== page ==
I was waiting to get a tooth pulled the other day, breathing nitric oxide into my nose while my teeth were held in a kind of vise, when I had an epiphany of understanding…. I realized I was experiencing something akin to how Ralph lives everyday.

Sitting immobile in that over bright, antiseptic office I had nothing else to do but turn inward. And frankly ideas began to percolate. I became completely caught up in my flow of ideas—how to re-organize my novel-in-progress now that my first (Playing Botticelli) is getting re-formatted as an e-book and my second (Inheritance) is out being shopped; how to deal with the HVAC guy who put the wrong size AC unit into my house, causing unspeakable damage; how to organize a campaign against Donald Trump; how to improve this blog. I didn’t care that there was no way to articulate my thoughts or that they flew out of my brain and away like birds from an open cage.

Fifteen passed minutes , maybe five minutes, maybe half an hour while I floated in time. It occurred to me, not for the first time, how expansive time can be when untethered from routine. I was living totally inside my head, and time had temporarily had no weight. I knew the dentist would come in eventually, but I didn’t know when and I didn’t really care. My sense of living in the present, chemically created in the dental chair, may be as close as I can get to what I imagine Ralph and others living with his kind of memory loss dementia experience all the time.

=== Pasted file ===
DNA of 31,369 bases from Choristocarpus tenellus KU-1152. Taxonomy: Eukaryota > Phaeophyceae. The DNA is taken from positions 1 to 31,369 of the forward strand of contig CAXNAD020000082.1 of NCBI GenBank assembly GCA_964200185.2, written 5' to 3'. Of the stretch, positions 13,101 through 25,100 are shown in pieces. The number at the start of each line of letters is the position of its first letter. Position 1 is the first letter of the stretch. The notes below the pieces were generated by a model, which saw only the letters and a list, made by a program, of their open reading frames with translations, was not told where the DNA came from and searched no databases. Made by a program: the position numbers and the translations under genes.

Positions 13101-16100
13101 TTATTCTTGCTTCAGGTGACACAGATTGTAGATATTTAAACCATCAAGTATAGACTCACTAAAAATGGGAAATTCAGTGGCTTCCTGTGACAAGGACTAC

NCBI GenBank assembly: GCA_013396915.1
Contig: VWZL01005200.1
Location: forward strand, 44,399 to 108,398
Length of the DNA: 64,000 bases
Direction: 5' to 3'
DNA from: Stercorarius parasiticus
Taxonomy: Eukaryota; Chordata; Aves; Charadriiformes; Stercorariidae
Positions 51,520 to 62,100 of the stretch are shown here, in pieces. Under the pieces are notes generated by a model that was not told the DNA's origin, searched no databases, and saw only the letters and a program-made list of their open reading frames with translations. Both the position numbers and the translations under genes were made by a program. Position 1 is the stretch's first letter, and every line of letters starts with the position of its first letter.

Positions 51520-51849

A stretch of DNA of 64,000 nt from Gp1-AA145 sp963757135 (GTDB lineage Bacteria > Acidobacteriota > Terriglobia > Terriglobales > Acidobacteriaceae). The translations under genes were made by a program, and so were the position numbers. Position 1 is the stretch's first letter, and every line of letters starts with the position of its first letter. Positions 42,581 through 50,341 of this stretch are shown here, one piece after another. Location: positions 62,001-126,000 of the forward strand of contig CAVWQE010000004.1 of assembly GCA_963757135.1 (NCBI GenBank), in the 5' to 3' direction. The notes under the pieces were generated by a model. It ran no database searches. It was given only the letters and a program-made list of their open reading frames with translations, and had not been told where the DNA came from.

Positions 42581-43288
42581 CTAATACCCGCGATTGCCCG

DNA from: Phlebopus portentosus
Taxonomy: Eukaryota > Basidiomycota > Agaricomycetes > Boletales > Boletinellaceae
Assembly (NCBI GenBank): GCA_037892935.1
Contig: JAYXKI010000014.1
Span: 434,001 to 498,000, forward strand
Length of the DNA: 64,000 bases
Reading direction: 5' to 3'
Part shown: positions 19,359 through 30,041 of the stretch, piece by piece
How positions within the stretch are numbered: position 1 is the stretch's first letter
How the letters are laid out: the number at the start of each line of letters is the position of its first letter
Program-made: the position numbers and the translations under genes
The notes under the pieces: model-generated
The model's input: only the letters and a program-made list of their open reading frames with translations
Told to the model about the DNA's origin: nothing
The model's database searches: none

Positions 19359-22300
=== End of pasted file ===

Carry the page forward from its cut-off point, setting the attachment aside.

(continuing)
Or I’d like to think so because I like to think that Ralph is experiencing a rich inner life of thoughts and feelings teven if he cannot hold on to them long enough to express them to me.

Last night, for instance, he talked on the phone to our daughter for what seemed to me a good half an hour. Sitting beside him, I watched his face full of animation as he listened to her sort through some issues she is having and offered his advice, as he laughed at things she said and made jokes of his own.

He was so fully involved in the conversation that I was frankly a little jealous, dying to talk to her myself. But I didn’t ask for the phone because it was better to let him be the parent she talked to for a change.I am sure my daughter hung up believing she and Ralph had completely connected.

As soon as he put the phone away, I immediately pounced, asking him the basic questions I knew she’d answered—like whether or not she was going to take the job she was telling him about, and when exactly was she arriving for her visit this week.

He shook his head. “I can’t remember if she said.”

Of course I can get the answers myself from a quick text back and forth. As for the gist of their conversation, and what I really wanted to know….

              “It sounded like a good conversation. Did she seem happy?” I asked.

               He shrugged. “I think so. It’s hard to tell. She didn’t have much to say. We only talked a minute.”


  1. You are the second blogger to talk about dentists in the last couple of days, which is not doing my phobia any good at all! I don’t think I have any inner thoughts while I’m sitting in that chair. It’s an interesting way of thinking about how someone with dementia can have all those rich thoughts and let them float away. If they enjoy and appreciate them at the time that’s great, even if we never learn what they were.


    1. You are right. The wife in me wants to share of course but the caregiver in me knows to accept and appreciate the actual situation. That is a dichotomy I need to think about more….


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